Treasury yields continue to inch upward, the 10-year now 2.86 — another four-year high. Gold is holding steady at $1,333 — which is impressive because the dollar is showing a bit of strength again today. Crude has tumbled below $65 for the moment.

It’s another rough day for cryptocurrencies. Nearly all of the top 50 cryptos are down double digits, with bitcoin at $7,409. We’ll dive into some of the whys and wherefores tomorrow.

The likelihood of a new trade war just jumped significantly. And we don’t mean the U.S. versus China, but rather the U.S. versus Europe.

Six months ago, we told you about new economic sanctions the United States was imposing on Russia. The sanctions crack down hard on companies involved in financing Nord Stream 2 — an offshore natural gas pipeline that would carry Russian gas to Germany.

Germany needs lots of gas — to stay warm in the winter and especially to wean its power grid off the nuclear power plants that are scheduled to be shut down by 2022. If the Germans can’t get Russian gas, they have to get liquefied natural gas shipped on tankers — at immense cost — from the United States.

The leading LNG player, Cheniere Energy (LNG), spent nearly $4 million on lobbying in 2016. Clearly its efforts paid off.

Except that now the Germans have decided, “Screw it,” and granted a permit for construction of Nord Stream 2 anyway.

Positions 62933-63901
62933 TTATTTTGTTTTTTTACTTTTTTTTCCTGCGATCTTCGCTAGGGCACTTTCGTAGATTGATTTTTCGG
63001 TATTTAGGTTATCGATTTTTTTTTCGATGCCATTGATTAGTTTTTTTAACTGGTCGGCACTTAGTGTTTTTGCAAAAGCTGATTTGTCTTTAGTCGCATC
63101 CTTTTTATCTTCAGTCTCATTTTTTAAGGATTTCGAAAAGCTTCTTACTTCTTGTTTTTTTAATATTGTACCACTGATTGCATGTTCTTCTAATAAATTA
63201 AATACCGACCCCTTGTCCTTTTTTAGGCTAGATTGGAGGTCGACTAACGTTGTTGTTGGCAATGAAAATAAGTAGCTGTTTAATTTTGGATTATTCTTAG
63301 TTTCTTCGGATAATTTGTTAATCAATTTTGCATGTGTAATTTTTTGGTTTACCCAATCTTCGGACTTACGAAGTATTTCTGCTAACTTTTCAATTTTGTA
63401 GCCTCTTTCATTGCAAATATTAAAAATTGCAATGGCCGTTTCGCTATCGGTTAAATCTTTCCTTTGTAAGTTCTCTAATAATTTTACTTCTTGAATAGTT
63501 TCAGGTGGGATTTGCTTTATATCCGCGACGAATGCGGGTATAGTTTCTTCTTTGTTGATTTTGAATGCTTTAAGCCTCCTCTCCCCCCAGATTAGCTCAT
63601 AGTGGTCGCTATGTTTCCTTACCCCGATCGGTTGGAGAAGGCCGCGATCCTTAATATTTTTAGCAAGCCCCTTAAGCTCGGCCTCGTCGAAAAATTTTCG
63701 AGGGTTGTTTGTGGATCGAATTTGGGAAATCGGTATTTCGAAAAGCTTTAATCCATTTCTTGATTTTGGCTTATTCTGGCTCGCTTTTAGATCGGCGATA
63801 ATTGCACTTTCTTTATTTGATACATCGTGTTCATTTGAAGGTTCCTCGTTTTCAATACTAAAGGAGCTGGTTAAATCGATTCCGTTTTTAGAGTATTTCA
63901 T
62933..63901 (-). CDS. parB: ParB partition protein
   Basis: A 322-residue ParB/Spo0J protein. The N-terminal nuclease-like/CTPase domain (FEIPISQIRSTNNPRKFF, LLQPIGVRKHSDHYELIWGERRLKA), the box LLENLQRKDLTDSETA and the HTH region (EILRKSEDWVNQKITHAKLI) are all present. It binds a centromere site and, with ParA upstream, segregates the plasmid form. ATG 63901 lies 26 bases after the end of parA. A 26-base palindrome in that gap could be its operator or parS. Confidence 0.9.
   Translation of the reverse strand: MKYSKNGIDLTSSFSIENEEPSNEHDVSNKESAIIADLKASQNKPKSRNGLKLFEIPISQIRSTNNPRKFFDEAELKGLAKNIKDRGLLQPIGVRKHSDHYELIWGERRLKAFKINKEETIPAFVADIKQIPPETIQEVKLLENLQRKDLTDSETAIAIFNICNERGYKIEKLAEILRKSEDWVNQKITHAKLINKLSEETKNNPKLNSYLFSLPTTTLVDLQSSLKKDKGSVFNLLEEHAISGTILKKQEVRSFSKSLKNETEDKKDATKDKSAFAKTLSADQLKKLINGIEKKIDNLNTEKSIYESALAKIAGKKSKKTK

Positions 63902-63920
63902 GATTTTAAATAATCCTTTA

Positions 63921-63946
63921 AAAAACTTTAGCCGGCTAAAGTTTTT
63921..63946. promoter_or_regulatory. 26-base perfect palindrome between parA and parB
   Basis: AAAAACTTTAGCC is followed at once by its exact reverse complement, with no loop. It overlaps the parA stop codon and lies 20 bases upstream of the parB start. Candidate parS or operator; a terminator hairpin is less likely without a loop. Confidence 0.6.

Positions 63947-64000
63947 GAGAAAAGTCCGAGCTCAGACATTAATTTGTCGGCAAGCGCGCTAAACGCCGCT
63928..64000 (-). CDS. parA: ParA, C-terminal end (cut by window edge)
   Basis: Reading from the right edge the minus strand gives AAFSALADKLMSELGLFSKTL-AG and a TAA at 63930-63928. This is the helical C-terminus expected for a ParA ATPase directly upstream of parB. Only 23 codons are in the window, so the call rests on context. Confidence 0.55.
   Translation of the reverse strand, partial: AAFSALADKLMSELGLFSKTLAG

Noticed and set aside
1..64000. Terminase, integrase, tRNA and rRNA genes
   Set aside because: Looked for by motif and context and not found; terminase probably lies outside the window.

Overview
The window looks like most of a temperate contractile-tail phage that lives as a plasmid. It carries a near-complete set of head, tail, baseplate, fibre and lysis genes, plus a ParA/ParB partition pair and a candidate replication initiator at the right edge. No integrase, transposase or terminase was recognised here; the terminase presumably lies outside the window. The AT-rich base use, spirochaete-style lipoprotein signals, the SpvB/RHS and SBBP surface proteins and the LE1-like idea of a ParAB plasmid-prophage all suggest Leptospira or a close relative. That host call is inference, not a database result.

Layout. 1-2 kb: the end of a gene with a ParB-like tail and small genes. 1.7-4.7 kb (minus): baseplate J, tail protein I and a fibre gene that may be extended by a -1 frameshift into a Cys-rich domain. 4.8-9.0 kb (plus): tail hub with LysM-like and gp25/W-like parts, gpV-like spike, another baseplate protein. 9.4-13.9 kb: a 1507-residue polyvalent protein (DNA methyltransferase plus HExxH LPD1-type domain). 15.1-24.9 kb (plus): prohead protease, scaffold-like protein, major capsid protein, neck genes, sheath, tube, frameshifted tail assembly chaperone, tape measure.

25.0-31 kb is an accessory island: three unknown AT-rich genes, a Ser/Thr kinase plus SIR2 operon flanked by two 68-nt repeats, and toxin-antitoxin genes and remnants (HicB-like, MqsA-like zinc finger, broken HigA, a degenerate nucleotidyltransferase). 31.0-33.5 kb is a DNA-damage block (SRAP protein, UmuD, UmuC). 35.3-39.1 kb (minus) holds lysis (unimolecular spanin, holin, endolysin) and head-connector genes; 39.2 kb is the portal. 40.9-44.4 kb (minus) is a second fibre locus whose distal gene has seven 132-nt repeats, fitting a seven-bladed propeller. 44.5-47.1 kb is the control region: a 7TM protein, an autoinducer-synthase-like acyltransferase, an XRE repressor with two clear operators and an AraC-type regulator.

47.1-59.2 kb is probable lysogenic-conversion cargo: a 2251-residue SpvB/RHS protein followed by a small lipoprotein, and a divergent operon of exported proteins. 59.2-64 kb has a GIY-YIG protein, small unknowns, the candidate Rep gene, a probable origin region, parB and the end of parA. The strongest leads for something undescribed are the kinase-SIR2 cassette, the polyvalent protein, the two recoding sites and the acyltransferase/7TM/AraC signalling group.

True, other countries still have to sign off as well — Finland, Sweden and Denmark — but Germany is the big kahuna in the European economy. “Nord Stream 2 said it has fulfilled all requirements and expects permits to be issued by other countries in time for construction to begin as scheduled in 2018,” reports the Reuters newswire.

Helping kick-start the process — supply hiccups in Great Britain and Norway, and a pipeline explosion in Austria. “It just reminded people that Europe is still vulnerable when it comes to energy,” Moscow-based analyst Chris Weafer tells the New Europe newspaper.

Even if Washington doesn’t take any countermeasures, it’s clear the Europeans aren’t snapping to Washington’s tune anymore. This is what an empire in decline looks like.